The London Museum of Water and Steam has taken a creative approach to sustainability. Their aim is to address the climate emergency by creating a carbon zero museum.
The museum poses some unique challenges, being a Heritage site. It is dispersed across 17 buildings, many of which are not properly insulated. Some of the buildings even have windows that don’t close.
Without any models to inspire their carbon zero plan, the museum needed to get creative. They decided to host a hackathon. If it could solve technology and software problems, why couldn’t it solve environmental problems?
What Is a Hackathon?
A hackathon is a short-term event (usually 1 day or a weekend) where a team of skilled individuals come together to solve a problem or brainstorm ideas. It is very popular in the tech industry to produce mobile apps or other software projects. The hackathon is usually conducted as a competition with a panel of judges reviewing the results.
How Hackathons Can Work For Museums
Hackathons are great ways for museums to find innovative solutions to seemingly insurmountable problems. The London Museum of Water and Steam hosted a hackathon and invited young people (mainly undergraduate and postgraduate students) to propose ideas to make the museum more sustainable. They chose young people because they wanted perspectives that were not limited by logistics or budgets.
There was a lot of preparation for the event; they hosted both an in-person and digital event so they could mine as many ideas as possible. The first step was thinking about what information the hackathon participants would need. They gathered as much information as possible, including historical information, to create a package to inform the ideas.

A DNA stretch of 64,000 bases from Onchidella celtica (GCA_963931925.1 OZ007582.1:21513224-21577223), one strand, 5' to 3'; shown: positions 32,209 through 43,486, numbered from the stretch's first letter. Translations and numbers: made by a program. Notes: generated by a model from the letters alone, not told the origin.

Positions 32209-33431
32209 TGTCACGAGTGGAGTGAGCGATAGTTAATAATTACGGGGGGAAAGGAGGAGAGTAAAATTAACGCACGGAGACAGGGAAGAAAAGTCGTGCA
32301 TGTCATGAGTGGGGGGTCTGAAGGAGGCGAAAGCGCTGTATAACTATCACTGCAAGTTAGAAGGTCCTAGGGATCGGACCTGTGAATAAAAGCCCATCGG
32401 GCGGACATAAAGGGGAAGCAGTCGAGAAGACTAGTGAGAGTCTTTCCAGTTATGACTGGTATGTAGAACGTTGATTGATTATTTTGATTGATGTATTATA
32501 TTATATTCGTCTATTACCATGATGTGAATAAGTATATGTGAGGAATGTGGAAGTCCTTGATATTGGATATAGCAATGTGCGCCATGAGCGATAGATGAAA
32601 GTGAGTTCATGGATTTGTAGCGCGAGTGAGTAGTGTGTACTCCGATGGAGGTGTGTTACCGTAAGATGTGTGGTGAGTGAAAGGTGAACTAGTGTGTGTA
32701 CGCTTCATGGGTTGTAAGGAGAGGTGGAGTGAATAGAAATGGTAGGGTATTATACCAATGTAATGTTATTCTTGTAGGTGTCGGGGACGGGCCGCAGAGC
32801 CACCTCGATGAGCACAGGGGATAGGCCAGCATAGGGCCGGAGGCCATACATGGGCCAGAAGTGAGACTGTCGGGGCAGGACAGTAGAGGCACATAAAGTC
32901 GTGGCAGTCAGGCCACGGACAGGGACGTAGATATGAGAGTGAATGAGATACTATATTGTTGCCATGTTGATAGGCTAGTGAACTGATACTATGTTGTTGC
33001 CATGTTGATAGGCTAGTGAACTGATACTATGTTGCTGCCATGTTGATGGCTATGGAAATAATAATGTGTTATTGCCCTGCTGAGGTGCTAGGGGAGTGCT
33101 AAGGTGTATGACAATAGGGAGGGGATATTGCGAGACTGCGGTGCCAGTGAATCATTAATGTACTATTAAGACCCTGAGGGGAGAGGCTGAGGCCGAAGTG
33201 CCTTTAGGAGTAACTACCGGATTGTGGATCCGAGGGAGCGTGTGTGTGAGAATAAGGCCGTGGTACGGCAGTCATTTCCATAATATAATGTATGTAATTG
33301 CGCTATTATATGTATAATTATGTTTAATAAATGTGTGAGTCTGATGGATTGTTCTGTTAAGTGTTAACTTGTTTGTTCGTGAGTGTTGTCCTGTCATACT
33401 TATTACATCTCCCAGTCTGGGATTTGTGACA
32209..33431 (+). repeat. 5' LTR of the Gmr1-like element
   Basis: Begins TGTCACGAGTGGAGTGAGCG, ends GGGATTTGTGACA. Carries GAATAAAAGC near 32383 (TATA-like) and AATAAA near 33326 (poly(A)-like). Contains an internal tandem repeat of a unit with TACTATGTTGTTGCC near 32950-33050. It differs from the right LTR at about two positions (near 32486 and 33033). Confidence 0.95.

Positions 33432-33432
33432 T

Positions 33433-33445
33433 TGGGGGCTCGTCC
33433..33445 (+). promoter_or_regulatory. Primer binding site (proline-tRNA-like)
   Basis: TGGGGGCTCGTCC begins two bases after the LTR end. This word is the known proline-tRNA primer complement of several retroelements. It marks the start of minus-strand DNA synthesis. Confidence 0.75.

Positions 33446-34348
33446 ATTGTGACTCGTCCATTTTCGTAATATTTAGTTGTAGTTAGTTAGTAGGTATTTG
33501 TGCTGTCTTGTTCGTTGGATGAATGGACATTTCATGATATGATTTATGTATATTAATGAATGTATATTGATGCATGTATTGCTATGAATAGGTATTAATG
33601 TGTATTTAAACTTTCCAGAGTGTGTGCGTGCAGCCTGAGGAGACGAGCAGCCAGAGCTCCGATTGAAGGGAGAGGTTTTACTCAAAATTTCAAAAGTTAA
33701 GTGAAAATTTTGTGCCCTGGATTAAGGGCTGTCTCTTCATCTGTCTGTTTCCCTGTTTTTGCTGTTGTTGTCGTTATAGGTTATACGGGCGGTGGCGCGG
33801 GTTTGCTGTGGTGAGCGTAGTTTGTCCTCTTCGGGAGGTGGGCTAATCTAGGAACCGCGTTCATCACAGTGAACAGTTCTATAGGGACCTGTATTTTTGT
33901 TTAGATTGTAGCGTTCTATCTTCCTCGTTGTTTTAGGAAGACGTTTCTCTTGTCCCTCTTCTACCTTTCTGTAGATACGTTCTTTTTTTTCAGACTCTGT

Then it was a matter of designing a successful event. Hackathons need to:
- Create an environment conducive to collaboration
- Foster the development of employable skills (public speaking, networking, presenting ideas, teamwork, etc.)
- Be fun
- Encourage even the wildest, most impractical ideas
The purpose of the museum’s hackathon was not to walk away with a well-thought-out plan. This was an idea-gathering exercise. At the end of the day event, the museum had 34 ideas for their Sustainable Steam Sub-Committee to evaluate. The sub-committee’s job is to assess the ideas using the museum’s matrix to consider the carbon saving benefits in relation to cost, ease, and visitor engagement.
Many of the ideas they gathered were impractical but got them thinking about ways they could implement a more basic version. For example, one of the groups suggested they cover the surface of their Grade I listed tower with solar panels. Heritage listing regulations would not allow that, but it got the museum thinking about where on the museum site they could put solar panels.
An inspiring idea that the museum loved was altering the multi-floor ramp to collect energy from visitors walking on it.
The hackathon also produced simple, practical ideas that the museum could action in the short-term. For example, using carbon offsetting services to offset their energy use. This is something the museum could implement while they are looking for ways to reduce its carbon footprint.
The Green Museums Summit will be held from 26th – 27th February 2024, and will feature inspiring ideas and case studies from those championing sustainability in museums and galleries. Click here to book your tickets now, to make sure you don’t miss out.